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Kill Your Darlings by LavenderBlue
Chapter 35 : Breakdown
Rating: MatureChapter Reviews: 10

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All the warmth left Andromeda’s body. It leaked out through the soles of her feet into the cold stone floor as she stood staring at Lilith, trying to make sense of the words she’d just heard.

“Refused to see me? But I sent her an owl. I told her there was an explanation for everything. You know there’s an explanation for—“

“I know,” Lilith said quickly, “but you’ve got to believe me. I’ve done everything I can to try to convince her, but—“

“No,” said Andromeda, shoving past Lilith and down the hallway. “No, she’s going to see me. She’s going to listen, and she’s going to understand.”

“Andie, that’s not a good idea!”

Lilith ran after her, but Andromeda ran faster. She wound down the familiar stone passageway until she reached the dormitory door. She flung it open.

Narcissa had been sitting at her vanity, back turned. She whirled around at Andromeda’s entrance. The sisters’ eyes met. Narcissa’s face went ashen.

“W-what are you doing here?” she stammered. Then, seeing Lilith at the threshold, “What is she doing here? I told you if she came back, she—“

“Lilith, leave us alone,” Andromeda ordered.

“Andie, I think—“

“Leave.” She turned on Lilith with red-faced vehemence.

Lilith wavered for a moment, then nodded and ducked out of the room. Andromeda slammed the door after her. She turned to face Narcissa, who looked less angry now and more afraid—more uncertain.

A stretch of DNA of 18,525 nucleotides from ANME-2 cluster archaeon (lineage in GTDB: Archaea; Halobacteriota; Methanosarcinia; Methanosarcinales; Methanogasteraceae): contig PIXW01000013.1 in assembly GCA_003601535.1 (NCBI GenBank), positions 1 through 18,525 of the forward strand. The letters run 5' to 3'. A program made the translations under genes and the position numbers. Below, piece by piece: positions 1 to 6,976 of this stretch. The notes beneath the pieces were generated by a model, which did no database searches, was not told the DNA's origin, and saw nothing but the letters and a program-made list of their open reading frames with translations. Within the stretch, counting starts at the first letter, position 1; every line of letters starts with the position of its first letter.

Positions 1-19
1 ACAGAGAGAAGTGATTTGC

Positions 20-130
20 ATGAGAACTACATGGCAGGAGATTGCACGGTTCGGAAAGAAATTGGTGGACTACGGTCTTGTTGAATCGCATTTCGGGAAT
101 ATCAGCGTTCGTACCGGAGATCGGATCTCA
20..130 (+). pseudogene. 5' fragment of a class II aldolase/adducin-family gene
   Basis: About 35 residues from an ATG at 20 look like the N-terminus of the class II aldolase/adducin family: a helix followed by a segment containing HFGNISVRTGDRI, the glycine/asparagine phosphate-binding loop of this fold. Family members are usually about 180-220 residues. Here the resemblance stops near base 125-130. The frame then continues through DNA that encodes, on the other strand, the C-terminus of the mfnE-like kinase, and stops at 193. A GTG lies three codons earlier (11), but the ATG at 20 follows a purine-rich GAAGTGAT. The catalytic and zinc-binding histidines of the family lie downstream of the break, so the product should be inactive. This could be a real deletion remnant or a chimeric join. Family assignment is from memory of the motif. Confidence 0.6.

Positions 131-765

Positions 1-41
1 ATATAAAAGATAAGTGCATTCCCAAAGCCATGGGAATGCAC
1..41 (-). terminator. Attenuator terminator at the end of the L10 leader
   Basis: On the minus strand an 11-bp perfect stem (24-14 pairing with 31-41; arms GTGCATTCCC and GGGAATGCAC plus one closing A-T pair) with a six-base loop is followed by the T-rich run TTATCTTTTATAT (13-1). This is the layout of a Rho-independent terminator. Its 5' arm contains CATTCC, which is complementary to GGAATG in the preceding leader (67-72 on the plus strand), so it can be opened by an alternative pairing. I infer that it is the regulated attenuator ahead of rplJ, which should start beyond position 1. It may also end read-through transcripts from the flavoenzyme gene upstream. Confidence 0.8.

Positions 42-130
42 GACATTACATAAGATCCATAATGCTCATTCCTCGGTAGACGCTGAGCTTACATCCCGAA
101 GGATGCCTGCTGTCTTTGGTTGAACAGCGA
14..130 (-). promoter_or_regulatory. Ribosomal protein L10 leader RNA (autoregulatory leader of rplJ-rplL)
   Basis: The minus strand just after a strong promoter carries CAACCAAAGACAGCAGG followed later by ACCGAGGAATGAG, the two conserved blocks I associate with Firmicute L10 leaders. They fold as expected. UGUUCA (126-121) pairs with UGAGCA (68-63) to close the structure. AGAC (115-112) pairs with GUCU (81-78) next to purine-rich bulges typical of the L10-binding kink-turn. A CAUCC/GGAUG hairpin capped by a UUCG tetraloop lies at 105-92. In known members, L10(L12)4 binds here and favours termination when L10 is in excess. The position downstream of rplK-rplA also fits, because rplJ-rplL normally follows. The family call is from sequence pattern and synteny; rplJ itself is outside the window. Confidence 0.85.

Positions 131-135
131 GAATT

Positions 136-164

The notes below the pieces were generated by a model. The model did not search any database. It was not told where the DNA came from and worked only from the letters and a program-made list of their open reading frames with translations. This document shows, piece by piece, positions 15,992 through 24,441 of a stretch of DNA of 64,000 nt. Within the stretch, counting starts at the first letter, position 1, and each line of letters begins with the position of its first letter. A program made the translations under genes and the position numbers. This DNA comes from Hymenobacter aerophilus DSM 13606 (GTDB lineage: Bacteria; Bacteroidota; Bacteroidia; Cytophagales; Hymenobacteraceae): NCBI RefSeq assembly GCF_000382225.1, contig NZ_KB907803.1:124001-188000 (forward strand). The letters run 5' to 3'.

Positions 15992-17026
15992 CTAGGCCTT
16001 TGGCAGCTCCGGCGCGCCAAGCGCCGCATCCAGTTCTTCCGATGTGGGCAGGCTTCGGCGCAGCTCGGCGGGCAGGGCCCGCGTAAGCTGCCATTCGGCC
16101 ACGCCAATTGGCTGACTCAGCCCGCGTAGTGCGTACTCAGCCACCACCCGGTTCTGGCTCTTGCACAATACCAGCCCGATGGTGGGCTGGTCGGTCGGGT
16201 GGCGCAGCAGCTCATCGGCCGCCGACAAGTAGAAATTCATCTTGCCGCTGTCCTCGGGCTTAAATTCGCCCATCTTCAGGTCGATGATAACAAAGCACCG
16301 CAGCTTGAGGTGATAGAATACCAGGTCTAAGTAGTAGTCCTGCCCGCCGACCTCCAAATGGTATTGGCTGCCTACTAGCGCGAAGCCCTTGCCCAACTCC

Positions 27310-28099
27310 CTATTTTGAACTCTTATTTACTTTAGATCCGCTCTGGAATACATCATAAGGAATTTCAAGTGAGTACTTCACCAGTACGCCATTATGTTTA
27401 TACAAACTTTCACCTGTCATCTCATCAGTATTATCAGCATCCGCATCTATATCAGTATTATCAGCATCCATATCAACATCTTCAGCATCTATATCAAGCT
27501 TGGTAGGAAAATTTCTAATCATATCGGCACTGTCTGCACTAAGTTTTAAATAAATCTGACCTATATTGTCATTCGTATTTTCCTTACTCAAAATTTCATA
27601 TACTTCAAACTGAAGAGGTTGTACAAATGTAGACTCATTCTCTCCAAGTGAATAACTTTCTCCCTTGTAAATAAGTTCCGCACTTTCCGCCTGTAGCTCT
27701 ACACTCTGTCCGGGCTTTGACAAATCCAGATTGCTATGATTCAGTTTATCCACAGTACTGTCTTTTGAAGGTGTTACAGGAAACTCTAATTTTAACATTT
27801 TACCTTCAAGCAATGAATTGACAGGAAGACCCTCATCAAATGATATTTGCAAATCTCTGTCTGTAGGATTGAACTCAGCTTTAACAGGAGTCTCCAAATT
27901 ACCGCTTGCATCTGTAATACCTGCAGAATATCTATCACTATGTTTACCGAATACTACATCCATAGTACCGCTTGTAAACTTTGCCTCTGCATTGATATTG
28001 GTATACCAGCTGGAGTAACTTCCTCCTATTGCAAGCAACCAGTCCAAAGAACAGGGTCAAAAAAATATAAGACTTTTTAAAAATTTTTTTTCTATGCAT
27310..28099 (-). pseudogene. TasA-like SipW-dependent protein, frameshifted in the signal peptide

“You’re my sister,” Andromeda said lowly. “You’re my best friend. And you’re going to hear me out. You have to, Cissy.”

“I don’t have to do any such thing,” said Narcissa, gripping the silver hairbrush in her lap. “I know all about what you did. Mother wrote.”

I wrote! I told you I could explain—“

“What’s there to explain?” Narcissa asked in a near-shriek. “You’ve been lying to me for months now. You never once told me about that Tonks boy, about any of it. How long have you been seeing him, Andromeda? How long have you been—been—“

Andromeda’s eyes narrowed. “Been what?”

“Well, everyone in this entire school seems to know that the two of you have been tumbling in the sheets. Everyone but me.”

Andromeda reddened, both from embarrassment and anger. “I can’t believe you would assume that. I can’t believe you’d even listen to those rumors.”

“So you’re not involved with the Mudblood?”

Andromeda shrunk back, as though slapped. “Don’t call him that.”

Narcissa’s lips parted, her eyes widening in horror. She shook her head. “Well. That’s all the answer I need, isn’t it?”

“It doesn’t even matter,” Andromeda said, desperate. She could see that look in Narcissa’s eyes; she knew she was losing her. “He and I aren’t together anymore.”